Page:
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How to grow bamboo

Val Bourne / 23 November 2017 ( 17 March 2021 )

Growing bamboo can add another dimension to the garden, especially in autumn and winter when their distinctive evergreen foliage provides colour and interest.

Bamboo Phyllostachys vivax 'Aureocaulis' in an autumn garden
Bamboo Phyllostachys vivax 'Aureocaulis' in an autumn garden

Bamboos are woody grasses and there are about a thousand species found across the world either in moist tropical areas, or in warm temperate countries.

In all there roughly a thousand species subdivided between 91 genera and although we can’t grow them all, because tropical bamboos do not thrive in British gardens, there’s still a lot of choice.

Lots of gardeners don’t quite trust the bamboo, because the first bamboos introduced into Britain in the late 19th century were rampant species from lowland China. These formed large groves in many Victorian gardens, particularly in south-western areas, and most of us shudder at the thought. Growth habit often varies according to location so a bamboo that’s rather rampant in the rain-laden maritime climate of Cornwall will behave quite differently on the drier side of eastern Britain, despite being the same plant. It’s this mixture of fear and uncertainty, regarding size and spread, that often puts gardeners off or leads them to put them in a pot. Most bamboos sulk in a pot.

Thankfully bamboos have changed. In the last 30 years much-better behaved ones have been introduced from the cold, mountainous regions of Chile and the Himalayas. These high-altitude varieties are clump formers, not aggressive spreaders, and some are suitable for smaller gardens, although all bamboos need space to shine.

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Why grow bamboo?

Used properly they add another dimension to a garden, especially in autumn and winter when their canes and evergreen foliage provide colour and interest. Low winter sun makes the canes look much shinier, almost making them appear lacquered, and new canes can be be almost-black, green or gold. The light canopy of foliage rustles in the wind and the foliage produces a magic lantern pattern on the bare earth as the sun moves round the garden. More vigorous bamboos can be used as hedging, or as ground cover. The secret is choosing the correct one for your position.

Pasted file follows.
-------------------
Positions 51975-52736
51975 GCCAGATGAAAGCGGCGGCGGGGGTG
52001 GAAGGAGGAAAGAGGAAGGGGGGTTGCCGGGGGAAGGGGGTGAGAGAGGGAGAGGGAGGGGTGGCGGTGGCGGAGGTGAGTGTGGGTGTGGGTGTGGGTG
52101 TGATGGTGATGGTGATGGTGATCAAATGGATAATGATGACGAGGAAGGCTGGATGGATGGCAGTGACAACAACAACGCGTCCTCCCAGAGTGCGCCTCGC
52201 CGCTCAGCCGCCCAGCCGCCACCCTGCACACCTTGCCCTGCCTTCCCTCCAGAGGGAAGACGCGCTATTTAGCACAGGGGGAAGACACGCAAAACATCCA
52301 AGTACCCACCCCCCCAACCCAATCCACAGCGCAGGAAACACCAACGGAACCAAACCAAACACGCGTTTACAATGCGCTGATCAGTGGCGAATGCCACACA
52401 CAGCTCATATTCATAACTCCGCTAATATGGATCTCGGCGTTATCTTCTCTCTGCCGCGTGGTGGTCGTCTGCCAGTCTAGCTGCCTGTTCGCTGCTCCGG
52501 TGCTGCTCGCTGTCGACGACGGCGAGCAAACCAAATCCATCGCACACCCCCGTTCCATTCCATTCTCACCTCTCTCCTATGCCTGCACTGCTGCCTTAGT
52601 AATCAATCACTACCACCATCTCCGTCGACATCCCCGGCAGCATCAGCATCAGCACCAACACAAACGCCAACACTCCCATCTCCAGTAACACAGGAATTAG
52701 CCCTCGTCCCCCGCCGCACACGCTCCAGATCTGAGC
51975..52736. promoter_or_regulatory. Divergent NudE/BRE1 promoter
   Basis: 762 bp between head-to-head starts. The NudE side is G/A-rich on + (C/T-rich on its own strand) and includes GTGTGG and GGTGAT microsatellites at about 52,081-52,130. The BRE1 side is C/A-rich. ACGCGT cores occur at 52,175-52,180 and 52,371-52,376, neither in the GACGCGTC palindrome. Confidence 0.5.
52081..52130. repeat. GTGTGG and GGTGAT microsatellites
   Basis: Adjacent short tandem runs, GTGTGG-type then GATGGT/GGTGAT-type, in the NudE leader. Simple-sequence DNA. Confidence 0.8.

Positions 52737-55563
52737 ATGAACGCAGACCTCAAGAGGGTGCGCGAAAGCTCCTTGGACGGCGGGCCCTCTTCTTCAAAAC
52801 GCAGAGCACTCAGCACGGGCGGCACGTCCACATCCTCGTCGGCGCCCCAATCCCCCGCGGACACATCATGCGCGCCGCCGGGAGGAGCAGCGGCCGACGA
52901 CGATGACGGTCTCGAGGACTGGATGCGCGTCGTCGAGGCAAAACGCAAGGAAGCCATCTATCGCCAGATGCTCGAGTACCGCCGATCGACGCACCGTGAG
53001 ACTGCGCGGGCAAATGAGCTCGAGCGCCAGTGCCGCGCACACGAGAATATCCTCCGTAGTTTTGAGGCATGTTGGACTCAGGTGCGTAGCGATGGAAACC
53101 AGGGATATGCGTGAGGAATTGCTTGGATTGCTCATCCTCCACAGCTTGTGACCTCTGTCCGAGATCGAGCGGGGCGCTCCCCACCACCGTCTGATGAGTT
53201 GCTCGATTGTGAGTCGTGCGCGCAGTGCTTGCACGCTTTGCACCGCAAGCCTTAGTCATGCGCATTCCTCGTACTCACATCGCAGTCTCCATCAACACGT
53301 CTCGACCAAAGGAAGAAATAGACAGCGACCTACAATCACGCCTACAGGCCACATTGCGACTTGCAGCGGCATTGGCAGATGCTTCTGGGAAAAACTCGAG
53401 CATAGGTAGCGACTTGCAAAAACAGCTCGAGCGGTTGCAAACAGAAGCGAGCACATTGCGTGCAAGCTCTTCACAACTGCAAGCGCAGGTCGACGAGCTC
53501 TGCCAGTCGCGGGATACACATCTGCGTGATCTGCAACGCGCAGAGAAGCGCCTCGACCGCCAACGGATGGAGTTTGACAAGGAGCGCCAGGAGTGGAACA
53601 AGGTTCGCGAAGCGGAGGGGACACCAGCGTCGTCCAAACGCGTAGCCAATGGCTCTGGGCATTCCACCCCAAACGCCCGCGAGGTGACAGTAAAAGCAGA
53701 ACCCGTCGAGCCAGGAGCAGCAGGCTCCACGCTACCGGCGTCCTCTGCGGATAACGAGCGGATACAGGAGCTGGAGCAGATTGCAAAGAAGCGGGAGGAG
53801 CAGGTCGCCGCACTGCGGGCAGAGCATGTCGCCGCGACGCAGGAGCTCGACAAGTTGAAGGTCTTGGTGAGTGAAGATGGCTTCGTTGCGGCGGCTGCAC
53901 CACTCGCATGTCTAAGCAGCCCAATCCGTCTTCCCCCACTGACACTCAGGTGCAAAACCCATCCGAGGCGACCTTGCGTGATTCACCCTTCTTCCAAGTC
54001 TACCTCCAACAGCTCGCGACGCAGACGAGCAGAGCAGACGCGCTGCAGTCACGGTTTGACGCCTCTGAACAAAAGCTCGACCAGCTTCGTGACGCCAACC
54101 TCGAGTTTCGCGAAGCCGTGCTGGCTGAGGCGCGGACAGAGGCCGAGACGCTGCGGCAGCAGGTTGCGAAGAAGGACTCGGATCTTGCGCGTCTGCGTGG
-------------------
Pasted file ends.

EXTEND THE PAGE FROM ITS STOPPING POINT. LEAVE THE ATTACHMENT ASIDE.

How to choose a bamboo variety

Bamboos divide themselves into two groups. Some are tight clump-formers and, although these clumps get larger, they do stay in the same place. Others roam and run and these are not for the small garden, or the faint-hearted.

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Clump forming bamboos for smaller gardens

Fargesias come from upland areas of China and have thin, colourful canes topped by a fountain of fine foliage. These clump-forming arching bamboos can be grown in containers as well as in the garden, although they must never dry out.

Fargesia rufa (The Chinese fountain bamboo)
The foliage has an unusual blue-green glow and each slender green cane is banded with colourful sheaths that vary from orange-red to shrimp-pink, depending on the soil. The more alkaline, the more colourful the sheaths apparently. Give it some shade and it will resemble a Japanese acer from a distance. In the garden Fargesia rufa will grow to a maximum height of 2.5m (8ft), in a clump up to 1.2m (4ft) wide after 10 years so it makes a good screen or hedge. It’s one of the main bamboos cultivated in China to produce food for the Giant Panda.

Fargesia robusta
A much more upright bamboo with thicker dark-green canes banded with paper-white sheaths in summer. The contrast of white and green makes this bamboo look very handsome. It will form a tight clump measuring 1.5m (5ft) wide and tall after 10 years. ‘Campbell’ is a superior form.

These bamboos come from the higher reaches of the Himalayas and therefore appreciate a cool position sheltered from sun and wind. They often take time to become established.

Thamnocalamus crassinodus 'Kew Beauty’
The new canes have a sky-blue bloom that gradually darkens to reddish brown. The tiny leaves, borne on upright culms, give this tight clump-forming bamboo an elegant look. Remove some of the older canes every year. It grows to 4m (13ft) in height and the spread after 10 years is 2m (5ft).